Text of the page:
SM: In early versions of the novel, I made passing references to the bigotry and racism of the time (which, by the way, was rampant not only in Texas and other parts of the south but across the country). As I dug deeper into my research, however, I realized white supremacy would’ve played a daily, insistent role in the lives of all my characters, that it was woven through the fabric of every social interaction. Writing from the perspective of a white protagonist, I imagined being marinated in that toxic culture from the hour of your birth and how conflicted a perceptive adolescent like Leola would’ve felt by the flagrant hypocrisy of her Protestant, Do Unto Others culture. While someone of her gender, age, and economic status would never have played the white savior, when Leola witnesses a Black childhood friend risking his life to speak out against racism, it does inspire her own voice of protest—however small and halting.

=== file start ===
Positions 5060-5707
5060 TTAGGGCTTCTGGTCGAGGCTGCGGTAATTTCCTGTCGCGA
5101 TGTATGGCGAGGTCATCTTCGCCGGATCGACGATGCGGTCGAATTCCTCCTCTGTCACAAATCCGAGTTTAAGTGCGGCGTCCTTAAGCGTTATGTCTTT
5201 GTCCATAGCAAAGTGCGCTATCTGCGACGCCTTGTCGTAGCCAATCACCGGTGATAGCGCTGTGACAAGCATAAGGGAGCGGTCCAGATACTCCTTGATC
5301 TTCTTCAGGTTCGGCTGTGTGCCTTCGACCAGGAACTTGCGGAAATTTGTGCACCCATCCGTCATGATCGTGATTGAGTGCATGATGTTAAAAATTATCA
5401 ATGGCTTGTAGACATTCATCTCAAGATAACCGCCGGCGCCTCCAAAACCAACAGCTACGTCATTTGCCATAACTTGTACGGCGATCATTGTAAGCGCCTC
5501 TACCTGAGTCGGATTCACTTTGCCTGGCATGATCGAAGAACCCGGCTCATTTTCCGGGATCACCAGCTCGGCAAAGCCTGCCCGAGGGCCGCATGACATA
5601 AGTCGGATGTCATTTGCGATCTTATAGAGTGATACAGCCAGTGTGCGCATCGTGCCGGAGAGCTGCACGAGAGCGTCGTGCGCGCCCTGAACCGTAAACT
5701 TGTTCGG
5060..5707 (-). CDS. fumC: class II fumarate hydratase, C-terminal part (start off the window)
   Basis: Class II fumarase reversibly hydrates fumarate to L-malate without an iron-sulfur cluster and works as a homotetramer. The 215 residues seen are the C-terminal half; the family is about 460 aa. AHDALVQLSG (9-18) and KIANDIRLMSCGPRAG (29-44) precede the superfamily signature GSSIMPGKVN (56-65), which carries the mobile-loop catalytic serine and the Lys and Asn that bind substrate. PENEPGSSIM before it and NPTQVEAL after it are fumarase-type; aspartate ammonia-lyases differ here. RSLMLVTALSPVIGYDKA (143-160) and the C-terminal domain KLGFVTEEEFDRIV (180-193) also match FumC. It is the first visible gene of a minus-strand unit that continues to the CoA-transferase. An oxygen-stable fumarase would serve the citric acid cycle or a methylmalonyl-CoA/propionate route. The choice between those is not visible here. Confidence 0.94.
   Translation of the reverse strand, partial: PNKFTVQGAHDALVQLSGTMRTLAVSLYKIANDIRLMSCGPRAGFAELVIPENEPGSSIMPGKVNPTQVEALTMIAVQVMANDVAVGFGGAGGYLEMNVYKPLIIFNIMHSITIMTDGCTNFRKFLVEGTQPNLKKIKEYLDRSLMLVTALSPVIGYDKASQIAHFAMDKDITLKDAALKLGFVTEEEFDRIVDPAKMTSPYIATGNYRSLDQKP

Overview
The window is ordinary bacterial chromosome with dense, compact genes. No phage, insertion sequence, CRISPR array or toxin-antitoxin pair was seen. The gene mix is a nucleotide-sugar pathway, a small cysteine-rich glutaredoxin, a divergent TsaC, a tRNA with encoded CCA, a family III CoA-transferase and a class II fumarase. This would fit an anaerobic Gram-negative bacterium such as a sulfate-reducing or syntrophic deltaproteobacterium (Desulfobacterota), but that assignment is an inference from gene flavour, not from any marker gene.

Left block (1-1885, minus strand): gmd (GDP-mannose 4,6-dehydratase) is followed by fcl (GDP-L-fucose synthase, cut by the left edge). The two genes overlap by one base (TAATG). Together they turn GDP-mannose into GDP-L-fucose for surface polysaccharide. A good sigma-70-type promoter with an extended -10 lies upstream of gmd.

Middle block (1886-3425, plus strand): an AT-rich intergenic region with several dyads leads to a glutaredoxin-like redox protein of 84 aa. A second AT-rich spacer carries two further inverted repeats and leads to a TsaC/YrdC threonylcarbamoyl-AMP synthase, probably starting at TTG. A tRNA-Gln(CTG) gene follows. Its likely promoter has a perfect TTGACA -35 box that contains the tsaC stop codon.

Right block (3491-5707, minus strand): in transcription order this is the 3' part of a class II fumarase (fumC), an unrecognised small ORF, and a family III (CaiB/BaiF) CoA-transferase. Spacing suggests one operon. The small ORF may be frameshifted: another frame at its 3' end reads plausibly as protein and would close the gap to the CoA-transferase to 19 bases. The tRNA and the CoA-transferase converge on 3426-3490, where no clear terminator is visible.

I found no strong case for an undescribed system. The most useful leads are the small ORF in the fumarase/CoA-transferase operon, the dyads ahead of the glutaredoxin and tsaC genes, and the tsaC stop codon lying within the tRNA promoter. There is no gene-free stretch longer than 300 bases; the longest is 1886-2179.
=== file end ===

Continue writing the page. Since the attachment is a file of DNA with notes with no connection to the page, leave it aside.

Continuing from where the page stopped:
TL: You’ve said that the novel’s fictional conclusion was inspired by a real-life twist in the case of your missing great-grandfather, the model for “Papa”. Without giving too much away, can you tell us more about that?  

SM: Over the years, new facts emerged suggesting Papa didn’t leave home of his own volition. Yet there was still this question of why he hadn’t reclaimed his children when he knew they were in dire straits. Then, not long after my grandmother started experiencing those Ghost Papa episodes, we discovered a strange coincidence that, in my mind at least, hinted at a possible answer to this question. For a long time, that possibility worked its way through my imagination, eventually seeding the closure my grandmother never had but that I like to believe could be true.

Suzanne Moyers, a former teacher, was an education editor and writer for over 20 years. A lifelong history geek, Suzanne spends her free time as a volunteer archeologist, mudlarker, and metal detectorist.  Suzanne is the proud mom to two amazing young adults, Sara and Jassi, and resides in the greater New York City area with her husband, Edward, and spoiled fur baby, Tuxi. You can learn more about Suzanne on her website.